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Anonymous
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Hello everyone,

I'm hoping for advice and experiences from those most knowledgable about the disease - those living and breathing it everyday. A little background - I'm 34 years old and about 10 years ago suddenly started experiencing urinary urgency/frequency. I endured about every treatment possible and none of them resolved the symptoms, my urologist and I left it at neither of thought pursuing a bladder augmentation was a good idea given my age and associated risks. A cause for the bladder dysfuntion was never identified, however. At one time, my urologist had sent me to neurology to be evaluated - MRIs of the brain and spinal cord were normal. Additionally, I was referred to a neuromuscular specialist who noted an extreme heart rate response on a tilt table test, but no other signs of autonomic dysfunction. After a while, I just got tired of doctors and tests and decided it was easier to live with the symptoms and have been doing so for the past 5-6 years. However, earlier this year I started having some imbalance/dizzy sensations - sort of that 'I'm on a boat' rocking sensation. Additionally, I'd occasionally have what I call my 'bouncing foot'. I somehow found myself back in a neurologists office who was able to get a few beats of clonus and some mild spasticity in my left leg so back into the MRI machine I went along with blood work to assess for inflammatory conditions. The MRI came back normal again and my blood work was normal, except for a 1:360 titer on ANA and a 1.3 OD on the EIA ANA test (not sure what the difference is). Seeing a rheumatologist, he basically said we have to wait out a high ANA - without any specific antibodies coming back positive he couldn't help - so I went back to living with the symptoms. Fast forward to today, I'm finding a deep aching/throbbing pain in both of my legs that gets worse with activity - anywhere from vigorous exercise to cleaning my house - and will hurt so bad it's hard to fall asleep unless I curl up into a tight ball. I saw a new GP who based on my assessment took a similar course of testing as I've previously endured - blood work to re-check my autoimmune antibodies and referral to a neuromuscular specialist. My ANA antibodies were now a 1.6 OD on the EIA test but only a 1:80 titer - why one went up and the other down I have no idea - no one can tell me why it's getting measured different ways. All other antibodies negative still. Neuromuscular guy noted same few beats of clonus and left leg spasticity and dismissed me (I mean literally walked out of the exam room and never came back). 

I'm here because the one thing my GP had said before I left is that even though I've had two sets of normal MRIs doesn't mean MS can be ruled out and I find that very frustrating. I'm having a hard time believing it could still be MS, but because my mom has the disease and I'm prime age, it's all any doctor talks about. I want to know from everyone's practical experience, does this even sound like it fits or is even still a diagnosis on the table given the timeline and clean MRIs? I just don't want to waste my time in the wrong places anymore or end up in that MRI tube again because there are few things I hate more :)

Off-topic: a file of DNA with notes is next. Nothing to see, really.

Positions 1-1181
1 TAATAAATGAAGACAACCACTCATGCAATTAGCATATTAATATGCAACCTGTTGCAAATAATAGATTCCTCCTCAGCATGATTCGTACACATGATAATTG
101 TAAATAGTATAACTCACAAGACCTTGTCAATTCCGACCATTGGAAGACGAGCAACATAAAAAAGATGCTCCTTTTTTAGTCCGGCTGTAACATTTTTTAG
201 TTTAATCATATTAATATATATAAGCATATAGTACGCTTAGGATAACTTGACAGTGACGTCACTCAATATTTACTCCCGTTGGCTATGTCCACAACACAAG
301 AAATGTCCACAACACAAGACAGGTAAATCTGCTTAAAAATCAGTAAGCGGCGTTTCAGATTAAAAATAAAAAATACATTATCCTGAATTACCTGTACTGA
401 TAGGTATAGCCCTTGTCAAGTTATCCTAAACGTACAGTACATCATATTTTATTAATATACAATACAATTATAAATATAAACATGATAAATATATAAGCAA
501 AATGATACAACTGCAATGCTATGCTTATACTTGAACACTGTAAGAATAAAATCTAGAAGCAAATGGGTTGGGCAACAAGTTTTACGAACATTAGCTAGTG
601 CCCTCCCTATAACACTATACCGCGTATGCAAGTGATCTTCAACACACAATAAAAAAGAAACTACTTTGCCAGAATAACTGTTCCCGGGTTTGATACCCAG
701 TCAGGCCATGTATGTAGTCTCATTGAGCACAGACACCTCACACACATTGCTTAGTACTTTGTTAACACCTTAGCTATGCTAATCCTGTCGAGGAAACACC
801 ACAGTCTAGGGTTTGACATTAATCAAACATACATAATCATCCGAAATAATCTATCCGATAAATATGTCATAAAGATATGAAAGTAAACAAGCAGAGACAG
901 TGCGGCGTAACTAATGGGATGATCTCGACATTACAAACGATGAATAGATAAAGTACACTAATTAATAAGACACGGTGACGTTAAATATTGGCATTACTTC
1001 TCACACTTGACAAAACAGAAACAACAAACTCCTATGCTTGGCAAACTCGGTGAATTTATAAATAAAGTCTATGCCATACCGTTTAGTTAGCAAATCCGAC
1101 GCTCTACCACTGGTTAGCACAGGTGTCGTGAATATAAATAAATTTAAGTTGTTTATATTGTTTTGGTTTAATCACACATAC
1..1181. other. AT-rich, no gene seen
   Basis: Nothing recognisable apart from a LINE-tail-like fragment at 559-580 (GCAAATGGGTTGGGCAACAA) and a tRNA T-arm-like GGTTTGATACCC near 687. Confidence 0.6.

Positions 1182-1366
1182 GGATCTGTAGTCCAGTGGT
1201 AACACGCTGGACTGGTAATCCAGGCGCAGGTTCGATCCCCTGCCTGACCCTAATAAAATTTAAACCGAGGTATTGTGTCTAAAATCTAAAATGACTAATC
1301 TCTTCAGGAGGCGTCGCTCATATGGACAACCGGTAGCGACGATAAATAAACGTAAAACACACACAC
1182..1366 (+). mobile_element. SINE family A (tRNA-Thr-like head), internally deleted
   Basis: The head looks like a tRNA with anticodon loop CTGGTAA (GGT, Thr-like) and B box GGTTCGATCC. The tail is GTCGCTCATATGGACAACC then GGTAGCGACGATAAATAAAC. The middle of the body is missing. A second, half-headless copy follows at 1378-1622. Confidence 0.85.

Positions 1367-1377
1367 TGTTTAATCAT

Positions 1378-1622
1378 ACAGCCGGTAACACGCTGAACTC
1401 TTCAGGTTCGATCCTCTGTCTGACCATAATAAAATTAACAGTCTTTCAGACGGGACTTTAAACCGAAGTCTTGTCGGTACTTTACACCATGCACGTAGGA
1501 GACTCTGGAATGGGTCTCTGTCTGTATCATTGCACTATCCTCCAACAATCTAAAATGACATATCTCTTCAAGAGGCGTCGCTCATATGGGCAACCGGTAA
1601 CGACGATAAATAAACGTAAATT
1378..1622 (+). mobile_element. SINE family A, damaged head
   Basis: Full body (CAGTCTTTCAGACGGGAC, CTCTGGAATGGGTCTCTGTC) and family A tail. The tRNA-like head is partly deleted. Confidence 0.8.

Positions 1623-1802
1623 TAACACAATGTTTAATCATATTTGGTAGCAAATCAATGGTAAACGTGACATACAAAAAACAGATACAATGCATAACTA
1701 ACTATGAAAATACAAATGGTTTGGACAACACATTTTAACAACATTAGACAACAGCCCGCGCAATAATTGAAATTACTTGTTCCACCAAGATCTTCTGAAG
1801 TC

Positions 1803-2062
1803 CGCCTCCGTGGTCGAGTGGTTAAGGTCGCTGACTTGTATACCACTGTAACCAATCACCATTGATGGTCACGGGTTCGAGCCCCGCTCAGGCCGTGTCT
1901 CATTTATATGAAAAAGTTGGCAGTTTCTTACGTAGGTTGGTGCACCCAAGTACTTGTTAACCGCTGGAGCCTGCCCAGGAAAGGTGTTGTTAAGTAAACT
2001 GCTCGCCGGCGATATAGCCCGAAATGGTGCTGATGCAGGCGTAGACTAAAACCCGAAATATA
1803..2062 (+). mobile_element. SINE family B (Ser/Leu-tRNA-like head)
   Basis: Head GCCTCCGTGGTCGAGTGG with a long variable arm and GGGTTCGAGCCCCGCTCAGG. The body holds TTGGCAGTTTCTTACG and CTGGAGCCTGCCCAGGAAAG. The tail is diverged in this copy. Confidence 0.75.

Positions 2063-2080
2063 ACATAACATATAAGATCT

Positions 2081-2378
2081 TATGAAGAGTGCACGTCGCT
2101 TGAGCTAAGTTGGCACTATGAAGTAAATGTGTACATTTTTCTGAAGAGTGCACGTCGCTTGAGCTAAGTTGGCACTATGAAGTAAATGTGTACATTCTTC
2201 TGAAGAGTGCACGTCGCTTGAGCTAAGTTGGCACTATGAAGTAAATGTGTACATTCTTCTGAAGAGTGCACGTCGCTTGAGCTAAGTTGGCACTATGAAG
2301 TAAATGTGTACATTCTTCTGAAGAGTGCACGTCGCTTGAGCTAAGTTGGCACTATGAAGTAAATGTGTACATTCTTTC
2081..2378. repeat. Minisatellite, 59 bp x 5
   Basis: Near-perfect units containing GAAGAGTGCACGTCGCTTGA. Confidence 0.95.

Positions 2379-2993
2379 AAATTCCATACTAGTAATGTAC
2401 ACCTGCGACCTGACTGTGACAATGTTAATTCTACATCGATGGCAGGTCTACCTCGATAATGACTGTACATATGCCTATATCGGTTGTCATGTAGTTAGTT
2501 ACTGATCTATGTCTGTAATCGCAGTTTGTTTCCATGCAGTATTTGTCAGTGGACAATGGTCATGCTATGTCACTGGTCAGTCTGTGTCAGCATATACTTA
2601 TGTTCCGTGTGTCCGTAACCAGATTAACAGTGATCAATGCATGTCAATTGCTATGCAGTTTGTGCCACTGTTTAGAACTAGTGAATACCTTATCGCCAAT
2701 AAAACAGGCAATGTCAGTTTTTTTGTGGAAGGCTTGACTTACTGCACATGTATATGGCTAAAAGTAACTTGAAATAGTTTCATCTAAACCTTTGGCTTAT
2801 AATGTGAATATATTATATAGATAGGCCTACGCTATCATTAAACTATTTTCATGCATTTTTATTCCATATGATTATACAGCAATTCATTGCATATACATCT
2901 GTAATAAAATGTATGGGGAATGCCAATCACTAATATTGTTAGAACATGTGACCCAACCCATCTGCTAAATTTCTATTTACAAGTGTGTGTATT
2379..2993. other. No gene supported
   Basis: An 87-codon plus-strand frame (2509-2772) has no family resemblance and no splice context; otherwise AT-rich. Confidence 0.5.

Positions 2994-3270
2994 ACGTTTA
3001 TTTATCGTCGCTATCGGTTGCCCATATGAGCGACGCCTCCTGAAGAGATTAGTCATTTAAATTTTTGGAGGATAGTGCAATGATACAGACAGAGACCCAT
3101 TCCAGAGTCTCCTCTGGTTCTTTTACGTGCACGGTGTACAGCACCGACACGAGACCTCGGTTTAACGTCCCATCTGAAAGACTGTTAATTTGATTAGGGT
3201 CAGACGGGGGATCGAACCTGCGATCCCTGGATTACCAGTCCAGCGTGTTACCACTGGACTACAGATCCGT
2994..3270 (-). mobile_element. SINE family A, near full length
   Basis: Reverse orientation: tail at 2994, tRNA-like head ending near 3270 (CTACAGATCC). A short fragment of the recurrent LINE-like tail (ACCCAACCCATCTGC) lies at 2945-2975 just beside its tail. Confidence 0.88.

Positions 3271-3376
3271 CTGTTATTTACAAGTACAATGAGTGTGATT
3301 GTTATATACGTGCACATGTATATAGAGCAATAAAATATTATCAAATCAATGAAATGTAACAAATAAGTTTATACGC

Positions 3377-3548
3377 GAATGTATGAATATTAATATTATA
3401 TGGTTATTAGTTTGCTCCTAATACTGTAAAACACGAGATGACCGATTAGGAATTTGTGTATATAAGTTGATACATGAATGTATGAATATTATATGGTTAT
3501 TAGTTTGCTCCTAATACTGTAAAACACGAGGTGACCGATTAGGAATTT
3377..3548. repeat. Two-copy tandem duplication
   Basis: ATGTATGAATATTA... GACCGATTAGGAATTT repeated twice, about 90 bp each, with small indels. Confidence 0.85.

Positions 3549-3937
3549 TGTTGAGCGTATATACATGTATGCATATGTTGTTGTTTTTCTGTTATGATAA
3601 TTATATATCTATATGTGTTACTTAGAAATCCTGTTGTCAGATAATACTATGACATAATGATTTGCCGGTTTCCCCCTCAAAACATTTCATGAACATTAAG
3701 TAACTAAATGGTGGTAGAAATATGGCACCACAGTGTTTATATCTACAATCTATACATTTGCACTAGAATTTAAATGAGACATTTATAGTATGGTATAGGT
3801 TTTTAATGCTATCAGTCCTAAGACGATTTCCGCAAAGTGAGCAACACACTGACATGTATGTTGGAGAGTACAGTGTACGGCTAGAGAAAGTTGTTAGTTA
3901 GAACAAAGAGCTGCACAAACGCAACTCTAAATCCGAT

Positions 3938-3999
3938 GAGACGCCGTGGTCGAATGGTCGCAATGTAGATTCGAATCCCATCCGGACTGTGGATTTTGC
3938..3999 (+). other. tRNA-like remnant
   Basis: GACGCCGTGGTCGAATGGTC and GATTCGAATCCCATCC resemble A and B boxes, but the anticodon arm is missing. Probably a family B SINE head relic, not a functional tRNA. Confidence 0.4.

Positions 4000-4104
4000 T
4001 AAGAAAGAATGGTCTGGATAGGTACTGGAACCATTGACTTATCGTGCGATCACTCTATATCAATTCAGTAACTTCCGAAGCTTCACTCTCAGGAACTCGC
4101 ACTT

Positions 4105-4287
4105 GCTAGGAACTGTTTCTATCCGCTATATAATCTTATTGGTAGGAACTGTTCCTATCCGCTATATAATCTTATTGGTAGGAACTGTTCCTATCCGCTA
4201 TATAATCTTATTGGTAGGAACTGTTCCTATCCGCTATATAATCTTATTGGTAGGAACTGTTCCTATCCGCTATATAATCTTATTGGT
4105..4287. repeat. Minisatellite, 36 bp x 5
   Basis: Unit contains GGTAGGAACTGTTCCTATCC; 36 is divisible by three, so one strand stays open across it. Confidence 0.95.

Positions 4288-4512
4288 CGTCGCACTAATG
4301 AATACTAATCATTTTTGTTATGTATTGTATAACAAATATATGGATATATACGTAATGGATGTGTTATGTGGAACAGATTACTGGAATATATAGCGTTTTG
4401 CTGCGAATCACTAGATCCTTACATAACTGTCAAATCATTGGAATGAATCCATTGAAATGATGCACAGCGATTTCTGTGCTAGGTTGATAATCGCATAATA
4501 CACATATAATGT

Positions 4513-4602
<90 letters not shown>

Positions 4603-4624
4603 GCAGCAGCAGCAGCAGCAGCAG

Thank you all in advance! 

Hi, mmm....a difficult one. Are you in USA? I ask as some of your terminology leans that way to me.I dont know what ANA blood work means.

I have had 5 MRIs and only the last in depth one found any lesions. I often read on here, about folk with no lesions seen, but they do have MS diagnosed eventually.

MS isnt strictly genetic, although it can be familial.

It took years to get my diagnosis, so hang in there chick.

Boudsxx

Anonymous

Do you mind sharing - over many years did it take for your first lesion to appear on the MRI?

Hi, mine`s quite an unusual story. If you have the time and inclination, I`ll tell you about it.........

1998 saw my 1st neuro. I was experiencing walking problems....stumbling, dragging my left leg, falling over.

Had 4 mris, 2 lps, 2 emg tests and a vep, plus loads of blood tests.

Nothing proved MS until last year......lesions were found on my cervical and thoracic spinal cord. I was given a diagnosis at last, of Spinal PPMS.

My neuro said I was only the 2nd person he has seen with this type of MS, as it is quite rare. So it has taken 22 years!

Hope I havent frightened you off!

Boudsx

Anonymous

No, you have certainly not frightened me off. I'm sort of in this period where I can tell my body is off, but my symptoms aren't visible - except for the couple beats of clonus. But doctors can't see my muscle pain. I work out as much as I can so I'm fairly strong, but not nearly as strong as I used to be. But again, doctors can't see that. They rely on my judgment for so much and then when an MRI comes back clean or any other test, they throw their hands up in the air and say there mustn't be anything there. I'm tired and frustrated and starting to feel like maybe I'm just imagining everything. Therefore, I can either quit and just let things evolve or keep pushing for answers - so I'm trying to understand other people's journeys and how long they took with clean MRIs to figure out the likelihood of MS diagnosis still being on the table before I push the doctors more and look like a real hypochondriac :/

Hi again. I doubt you are a hypochondriac....I do think it is worth persisting.

Is there a specialist neuro in MS you could see?

I went to a specialist hospital in the end...one who had much more expertise and funds available to dig deeper than most. I wish everyone who is in your position, could see my MR Marvellous!

Boudsx